Posted May 20, 2016
Getting the cracked ceiling or broken plumbing in your apartment fixed in a timely fashion shouldn’t depend on the goodwill of your local councillor, tenant advocates in Toronto say.
As the city mulls a licensing regime for landlords in order to facilitate building inspections, critics of the existing system say it’s too reliant on tenant complaints and proactive politicians.
“Tenants feel intimidated, some have language barriers or are afraid of evictions,” said ACORN Canada’s Natalie Hundt , who explained why tenants can be reluctant to call the city about problems in their homes.
“There are tenants out there who think inspectors are an extension of the police. Others are cynical and don’t think calling will help them get results.”
And many don’t even know they can call 311 with a complaint, she said.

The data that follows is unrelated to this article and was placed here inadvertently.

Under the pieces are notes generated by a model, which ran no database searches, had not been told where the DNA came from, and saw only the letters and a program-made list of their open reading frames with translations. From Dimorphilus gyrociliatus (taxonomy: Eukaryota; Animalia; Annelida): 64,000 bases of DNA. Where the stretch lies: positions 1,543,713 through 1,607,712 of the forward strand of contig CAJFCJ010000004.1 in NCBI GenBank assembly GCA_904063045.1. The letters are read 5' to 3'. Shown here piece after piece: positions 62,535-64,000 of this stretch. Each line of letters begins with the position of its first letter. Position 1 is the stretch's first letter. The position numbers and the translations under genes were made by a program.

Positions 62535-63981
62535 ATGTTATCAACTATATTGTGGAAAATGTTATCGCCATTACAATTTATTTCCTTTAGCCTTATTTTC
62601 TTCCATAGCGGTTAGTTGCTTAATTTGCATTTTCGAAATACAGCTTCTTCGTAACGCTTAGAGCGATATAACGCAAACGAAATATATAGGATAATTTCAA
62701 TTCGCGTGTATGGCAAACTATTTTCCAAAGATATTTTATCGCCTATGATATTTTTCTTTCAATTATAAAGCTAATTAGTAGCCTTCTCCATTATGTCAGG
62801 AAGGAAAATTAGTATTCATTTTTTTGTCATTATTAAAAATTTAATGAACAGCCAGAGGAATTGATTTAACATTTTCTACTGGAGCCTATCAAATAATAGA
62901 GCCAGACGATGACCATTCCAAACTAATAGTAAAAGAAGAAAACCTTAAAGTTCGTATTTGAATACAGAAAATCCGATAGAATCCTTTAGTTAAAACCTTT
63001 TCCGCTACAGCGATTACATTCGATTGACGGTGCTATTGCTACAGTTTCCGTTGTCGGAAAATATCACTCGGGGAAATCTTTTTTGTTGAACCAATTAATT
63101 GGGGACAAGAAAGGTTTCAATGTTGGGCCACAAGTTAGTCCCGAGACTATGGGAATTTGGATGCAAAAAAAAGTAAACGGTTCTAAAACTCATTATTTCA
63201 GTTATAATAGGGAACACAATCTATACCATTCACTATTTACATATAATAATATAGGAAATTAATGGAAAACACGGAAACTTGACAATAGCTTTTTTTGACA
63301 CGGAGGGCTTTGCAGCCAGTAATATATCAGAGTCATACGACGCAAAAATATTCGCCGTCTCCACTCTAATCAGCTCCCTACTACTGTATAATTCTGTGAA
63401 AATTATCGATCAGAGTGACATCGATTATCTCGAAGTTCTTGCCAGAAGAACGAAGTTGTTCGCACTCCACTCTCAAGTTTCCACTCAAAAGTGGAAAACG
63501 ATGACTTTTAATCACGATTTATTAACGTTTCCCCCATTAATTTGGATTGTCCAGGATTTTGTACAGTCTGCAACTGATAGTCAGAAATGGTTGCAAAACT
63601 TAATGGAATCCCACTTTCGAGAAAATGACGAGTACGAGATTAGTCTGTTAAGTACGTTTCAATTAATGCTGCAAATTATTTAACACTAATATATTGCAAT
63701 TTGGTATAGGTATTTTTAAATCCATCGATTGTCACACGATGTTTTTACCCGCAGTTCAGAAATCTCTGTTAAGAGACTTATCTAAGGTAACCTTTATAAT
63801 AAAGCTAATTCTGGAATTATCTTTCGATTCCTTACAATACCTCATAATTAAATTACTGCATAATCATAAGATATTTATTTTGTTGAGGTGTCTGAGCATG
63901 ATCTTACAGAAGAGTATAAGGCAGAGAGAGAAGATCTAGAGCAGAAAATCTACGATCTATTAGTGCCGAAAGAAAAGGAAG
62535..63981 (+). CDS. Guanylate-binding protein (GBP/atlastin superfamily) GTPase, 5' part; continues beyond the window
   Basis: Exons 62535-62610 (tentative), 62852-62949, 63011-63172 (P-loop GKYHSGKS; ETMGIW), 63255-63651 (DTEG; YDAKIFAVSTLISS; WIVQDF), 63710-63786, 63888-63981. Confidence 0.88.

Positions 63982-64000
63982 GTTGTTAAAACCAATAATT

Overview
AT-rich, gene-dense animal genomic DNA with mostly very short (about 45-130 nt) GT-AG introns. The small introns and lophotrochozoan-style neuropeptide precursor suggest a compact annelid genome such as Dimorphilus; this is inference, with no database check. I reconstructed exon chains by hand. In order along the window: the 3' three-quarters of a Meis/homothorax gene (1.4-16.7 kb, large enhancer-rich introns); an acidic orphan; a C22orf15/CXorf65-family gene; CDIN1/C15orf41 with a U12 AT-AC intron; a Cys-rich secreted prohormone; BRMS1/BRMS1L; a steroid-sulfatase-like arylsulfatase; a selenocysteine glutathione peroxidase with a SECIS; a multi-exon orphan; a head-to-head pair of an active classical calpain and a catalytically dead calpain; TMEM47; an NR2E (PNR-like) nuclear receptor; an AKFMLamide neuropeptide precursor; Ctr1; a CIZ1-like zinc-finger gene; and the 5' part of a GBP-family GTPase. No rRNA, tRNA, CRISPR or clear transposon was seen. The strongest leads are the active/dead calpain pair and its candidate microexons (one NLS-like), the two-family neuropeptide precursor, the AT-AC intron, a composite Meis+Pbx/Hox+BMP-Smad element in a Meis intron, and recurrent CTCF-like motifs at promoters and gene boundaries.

The end result is that complaints about leaky faucets or bedbugs are often fielded by city councillors, some of whom want the city to get proactive about tenant issues.
Coun. Gord Perks, whose Parkdale-High Park ward includes a number of the most-cited buildings in the Toronto, supports a plan to force landlords to pay a licensing fee so the city can conduct building inspections more often.
“Where the councillor may not be as engaged, it would give staff a tool to go and take action on their own,” he said.
Scarborough Coun. Glenn De Baeremaeker also supports the plan and believes the city needs to do more to inform tenants about their rights.
“If you work with us, your problem will get fixed,” he said. “But you have to call, because right now we are a reactive system.”
The issue will be debated at Thursday’s municipal licensing and standards committee meeting.
Article by Steven Goetz for Metro News Toronto